This paper offers recommendations for U.S. policy for a postconflict transition in Syria that prevents state collapse and reduces the potential for the recurrence of war and the reemergence of terrorist groups. These objectives are best achieved by working with Russia and through the United Nations Security Council, especially in the absence of a regional consensus to end the war, and by avoiding any postconflict plans for the division of Syria.
- How can U.S. policy create the best conditions possible for a postconflict transition in Syria?
- In what way can these policies also defeat terrorist groups and preserve Syrian state institutions, especially in the absence of a regional consensus to end the war?
This paper offers recommendations for U.S. policy for a postconflict transition in Syria that prevents state collapse, reduces the potential for the recurrence of war, and defeats terrorist groups that have taken hold in the country. These three objectives, we suggest, are best achieved by working with Russia and through the United Nations Security Council, especially in the absence of a regional consensus to end the war. Furthermore, Syria's political culture and modern history reflect a tradition of centralization and nationalism, which should be acknowledged in postconflict planning. In contrast, policies that seek to divide the country or deliberately or inadvertently weaken or destabilize state institutions — such as support for armed groups that carry out attacks against the state or postconflict governance and reconstruction plans that overemphasize local governance at the expense of the state — may ultimately prove counterproductive in preventing a return to conflict and violence.
The analysis and recommendation presented in this paper should be of interest to policymakers, media, and scholars who specialize in U.S. foreign policy, Syria, and the Middle East.
Most Urgent Threat to U.S. Interests in Syria Is Spread of Terrorist Groups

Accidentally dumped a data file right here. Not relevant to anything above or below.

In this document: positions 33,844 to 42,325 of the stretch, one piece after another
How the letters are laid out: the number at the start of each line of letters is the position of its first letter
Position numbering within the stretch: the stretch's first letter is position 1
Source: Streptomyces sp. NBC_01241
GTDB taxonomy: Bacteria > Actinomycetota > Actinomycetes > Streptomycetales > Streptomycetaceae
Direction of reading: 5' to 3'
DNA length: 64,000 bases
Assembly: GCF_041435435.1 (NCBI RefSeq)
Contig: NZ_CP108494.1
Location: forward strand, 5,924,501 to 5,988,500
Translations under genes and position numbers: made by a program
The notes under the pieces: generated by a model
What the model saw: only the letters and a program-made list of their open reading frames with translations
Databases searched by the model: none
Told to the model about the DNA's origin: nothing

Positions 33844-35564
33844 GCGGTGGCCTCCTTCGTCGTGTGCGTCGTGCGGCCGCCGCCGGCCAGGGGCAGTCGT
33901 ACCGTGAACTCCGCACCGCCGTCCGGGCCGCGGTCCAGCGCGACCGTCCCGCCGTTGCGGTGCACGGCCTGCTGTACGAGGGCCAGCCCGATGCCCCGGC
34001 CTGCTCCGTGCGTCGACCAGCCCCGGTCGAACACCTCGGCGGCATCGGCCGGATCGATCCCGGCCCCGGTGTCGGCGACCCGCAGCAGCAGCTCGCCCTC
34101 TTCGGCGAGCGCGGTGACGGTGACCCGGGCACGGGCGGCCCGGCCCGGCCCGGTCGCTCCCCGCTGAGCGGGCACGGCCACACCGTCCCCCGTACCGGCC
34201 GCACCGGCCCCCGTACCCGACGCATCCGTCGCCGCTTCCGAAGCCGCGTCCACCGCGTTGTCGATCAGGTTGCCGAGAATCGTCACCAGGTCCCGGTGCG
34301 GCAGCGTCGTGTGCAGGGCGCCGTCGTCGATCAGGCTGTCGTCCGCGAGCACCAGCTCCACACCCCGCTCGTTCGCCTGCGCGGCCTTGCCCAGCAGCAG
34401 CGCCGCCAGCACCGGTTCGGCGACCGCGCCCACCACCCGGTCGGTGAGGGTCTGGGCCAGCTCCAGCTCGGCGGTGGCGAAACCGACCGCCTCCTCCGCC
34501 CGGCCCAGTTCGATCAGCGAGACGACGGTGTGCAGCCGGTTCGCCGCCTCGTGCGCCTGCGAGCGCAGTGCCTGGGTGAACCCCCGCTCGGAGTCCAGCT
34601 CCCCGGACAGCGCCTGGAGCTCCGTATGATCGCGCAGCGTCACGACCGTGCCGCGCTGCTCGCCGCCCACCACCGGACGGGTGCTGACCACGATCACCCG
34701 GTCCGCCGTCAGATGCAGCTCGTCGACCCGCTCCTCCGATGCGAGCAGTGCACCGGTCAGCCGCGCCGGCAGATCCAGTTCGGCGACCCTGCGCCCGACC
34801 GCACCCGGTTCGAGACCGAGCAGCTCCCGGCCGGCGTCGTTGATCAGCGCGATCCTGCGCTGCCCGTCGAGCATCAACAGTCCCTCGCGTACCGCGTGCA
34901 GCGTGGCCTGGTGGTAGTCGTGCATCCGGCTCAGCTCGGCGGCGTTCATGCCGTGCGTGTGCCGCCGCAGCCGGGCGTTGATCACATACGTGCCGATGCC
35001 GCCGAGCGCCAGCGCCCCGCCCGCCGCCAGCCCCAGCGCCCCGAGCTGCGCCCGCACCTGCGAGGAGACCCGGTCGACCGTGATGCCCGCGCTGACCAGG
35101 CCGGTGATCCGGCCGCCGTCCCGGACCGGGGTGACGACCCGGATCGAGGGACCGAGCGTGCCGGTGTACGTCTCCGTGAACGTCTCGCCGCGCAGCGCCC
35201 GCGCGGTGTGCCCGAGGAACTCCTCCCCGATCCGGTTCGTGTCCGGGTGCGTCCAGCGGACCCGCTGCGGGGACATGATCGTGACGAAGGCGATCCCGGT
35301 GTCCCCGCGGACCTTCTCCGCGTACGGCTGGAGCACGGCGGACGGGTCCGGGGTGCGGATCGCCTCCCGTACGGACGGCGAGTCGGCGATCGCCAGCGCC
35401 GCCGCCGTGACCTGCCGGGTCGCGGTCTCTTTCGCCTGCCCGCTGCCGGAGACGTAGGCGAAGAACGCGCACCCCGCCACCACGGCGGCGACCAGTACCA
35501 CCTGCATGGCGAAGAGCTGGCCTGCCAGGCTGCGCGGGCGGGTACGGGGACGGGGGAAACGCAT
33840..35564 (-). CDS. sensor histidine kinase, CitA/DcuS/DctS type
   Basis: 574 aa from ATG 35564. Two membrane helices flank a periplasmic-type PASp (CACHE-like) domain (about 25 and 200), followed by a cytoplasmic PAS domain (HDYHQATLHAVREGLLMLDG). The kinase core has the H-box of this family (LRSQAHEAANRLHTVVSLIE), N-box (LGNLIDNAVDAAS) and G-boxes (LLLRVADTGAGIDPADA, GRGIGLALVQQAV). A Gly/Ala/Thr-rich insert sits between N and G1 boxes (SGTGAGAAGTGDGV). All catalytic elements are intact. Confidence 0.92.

- U.S. objectives in Syria — including a political settlement and defeating the Islamic State and the Syrian Conquest Front (formerly known as Jabhat al-Nusra, al Qaeda's Syria affiliate) — are best served by working with Russia and through the UN Security Council, especially in the absence of a regional diplomatic consensus on ending the war.
- Postconflict governance, security, and reconstruction in Syria will benefit from the unity of the UN Security Council.
- Syrian president Bashar al-Assad's transition from power is best achieved in the context of UN-brokered negotiations on a political settlement involving the United States and its Middle East partners with Russia and Iran, rather than via steps which would serve to escalate or prolong the conflict.
Postconflict Stabilization Will Be Unlikely If Syria Is Subject to Division or Partition
- The United States should oppose any and all policies that seek to partition or divide Syria. A collapsed, divided, or fractured Syrian state would likely contribute to further instability and radicalization in Syria and the region.
- Syria's relatively strong national identity and experience of centralized authority reinforce the prospects for a unified state.
- Lessons from recent conflicts, including U.S. interventions in Iraq and Afghanistan, suggest that postconflict security, governance, and reconstruction in Syria will require viable, centralized state institutions.
- The United States and Russia, especially when working through the UN Security Council, can define the structures and constraints for the regional parties in Syria and provide legitimacy to an eventual postconflict stabilization and reconstruction plan.
- More extensive U.S. military and intelligence coordination with Russia against the Islamic State and Jabhat al-Nusra should include holding Russia and its allies accountable for any indiscriminate bombing or mistreatment of civilians by Russian, Syrian, Iranian, and Hezbollah forces.
- The United States should address Turkey's concerns about the role of the Syrian Kurdish parties while encouraging renewed political talks between the Turkish government and the Turkish Kurdistan Workers' Party (PKK).
- The United States should resist postconflict governance plans that would divide Syria by emphasizing "local governance" at the expense of the Syrian state and thereby undermine prospects for long-term stabilization.
- Assad's transition, therefore, could be the price of a regional consensus, and the necessary leverage for the United States to provide the needed leadership and assistance to international postconflict stabilization to prevent Syrian state collapse, which should be in the interest of all parties.